Central Banks Employ Yield Curve Control Measures
STOCK INDEX FUTURES
U.S. stock index futures advanced sharply in the early morning trading on Monday, as Treasury yields retreated from their highs from last week and eased concerns that higher interest rates would undermine equity valuations.
The House passed the $1.9 trillion stimulus plan early Saturday and the Senate will now vote on the bill.
The 8:45 central time February PMI manufacturing final is expected to be 58.5.
The 9:00 February Institute for Supply Management manufacturing index is anticipated to be 58.9 and the 9:00 January construction spending report is estimated to show a 0.8% increase.
Stock index futures are performing well for the news.
The U.S. dollar index rebounded from early losses to trade higher and is at the strongest level on a closing basis since February 4.
The euro currency is lower despite news that the IHS Markit euro zone manufacturing PMI was revised higher to a three-year high of 57.9 in February 2021, up from a preliminary estimate of 57.7 and compared to January’s 54.8. In addition, output and new orders expanded by the most since last October.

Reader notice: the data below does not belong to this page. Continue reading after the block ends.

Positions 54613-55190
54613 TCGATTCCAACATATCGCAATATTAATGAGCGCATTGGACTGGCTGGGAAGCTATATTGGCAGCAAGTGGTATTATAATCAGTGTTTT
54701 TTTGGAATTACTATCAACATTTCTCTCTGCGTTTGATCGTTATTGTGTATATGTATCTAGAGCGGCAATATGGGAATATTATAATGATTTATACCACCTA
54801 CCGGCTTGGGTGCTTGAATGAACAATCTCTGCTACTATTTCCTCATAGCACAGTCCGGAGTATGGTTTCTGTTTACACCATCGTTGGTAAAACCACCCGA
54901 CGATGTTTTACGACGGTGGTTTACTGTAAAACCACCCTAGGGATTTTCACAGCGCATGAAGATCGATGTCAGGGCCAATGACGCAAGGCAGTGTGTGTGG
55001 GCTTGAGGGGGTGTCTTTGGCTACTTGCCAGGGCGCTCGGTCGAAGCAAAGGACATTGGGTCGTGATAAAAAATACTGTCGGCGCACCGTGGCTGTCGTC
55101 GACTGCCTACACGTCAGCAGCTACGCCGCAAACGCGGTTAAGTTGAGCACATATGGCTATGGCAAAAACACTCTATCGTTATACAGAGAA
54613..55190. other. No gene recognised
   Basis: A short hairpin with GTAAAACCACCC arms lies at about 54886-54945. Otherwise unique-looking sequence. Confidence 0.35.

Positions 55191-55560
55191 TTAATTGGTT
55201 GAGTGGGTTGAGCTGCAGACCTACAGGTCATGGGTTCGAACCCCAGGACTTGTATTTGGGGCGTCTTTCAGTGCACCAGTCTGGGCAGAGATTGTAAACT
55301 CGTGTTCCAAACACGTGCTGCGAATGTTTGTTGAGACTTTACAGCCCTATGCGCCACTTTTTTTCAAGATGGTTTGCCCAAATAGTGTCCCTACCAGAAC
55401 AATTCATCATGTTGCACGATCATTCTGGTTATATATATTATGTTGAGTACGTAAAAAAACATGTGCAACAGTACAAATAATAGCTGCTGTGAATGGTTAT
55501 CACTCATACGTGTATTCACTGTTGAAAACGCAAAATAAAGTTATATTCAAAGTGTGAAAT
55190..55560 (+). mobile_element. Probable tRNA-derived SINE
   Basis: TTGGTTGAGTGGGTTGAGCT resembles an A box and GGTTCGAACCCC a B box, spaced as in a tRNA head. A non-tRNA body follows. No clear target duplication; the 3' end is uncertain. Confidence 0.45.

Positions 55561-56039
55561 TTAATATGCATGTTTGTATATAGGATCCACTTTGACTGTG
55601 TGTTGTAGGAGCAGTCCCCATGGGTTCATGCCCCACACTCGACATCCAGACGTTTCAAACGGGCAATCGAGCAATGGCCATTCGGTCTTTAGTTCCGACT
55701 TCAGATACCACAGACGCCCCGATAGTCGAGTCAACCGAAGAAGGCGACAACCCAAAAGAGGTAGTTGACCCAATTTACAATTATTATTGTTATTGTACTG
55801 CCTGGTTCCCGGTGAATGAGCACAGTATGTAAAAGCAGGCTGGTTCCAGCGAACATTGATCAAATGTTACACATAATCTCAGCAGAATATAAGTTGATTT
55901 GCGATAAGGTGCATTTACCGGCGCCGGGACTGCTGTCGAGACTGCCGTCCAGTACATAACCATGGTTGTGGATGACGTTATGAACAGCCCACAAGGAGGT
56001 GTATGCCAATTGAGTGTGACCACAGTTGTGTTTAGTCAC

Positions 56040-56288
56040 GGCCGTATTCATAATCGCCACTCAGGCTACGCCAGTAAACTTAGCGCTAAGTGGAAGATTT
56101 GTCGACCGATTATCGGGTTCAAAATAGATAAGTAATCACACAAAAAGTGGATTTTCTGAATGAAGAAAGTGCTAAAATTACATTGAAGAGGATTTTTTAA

The British pound is lower despite a report that U.K. mortgage approvals fell less than predicted. The number of mortgage approvals for house purchases in the U.K. decreased slightly to 99,000 in January, but beat market expectations of 96,000.
The Japanese yen fell to a 7-month low in spite of news that a Bank Japan manufacturing PMI was revised higher to 51.4 in February, the first month of expansion in factory activity since April 2019 and the fastest since December 2018. Input cost inflation accelerated to the fastest rate in two years, while selling prices went up for the third month in a row.
INTEREST RATE MARKET FUTURES
Federal Reserve Bank of Richmond President Thomas Barkin said in an interview he remains optimistic the U.S. economy will continue recovering and that rising government bond yields do not worry him much.
Federal Reserve speakers today are John Williams at 8:00, Lael Brainard at 8:05 and Raphael Bostic at 1:00.
I believe major central banks will employ tools to mitigate rising long-term yields. The Reserve Bank of Australia is already acting by launching a surprise bond buying operation late last week.
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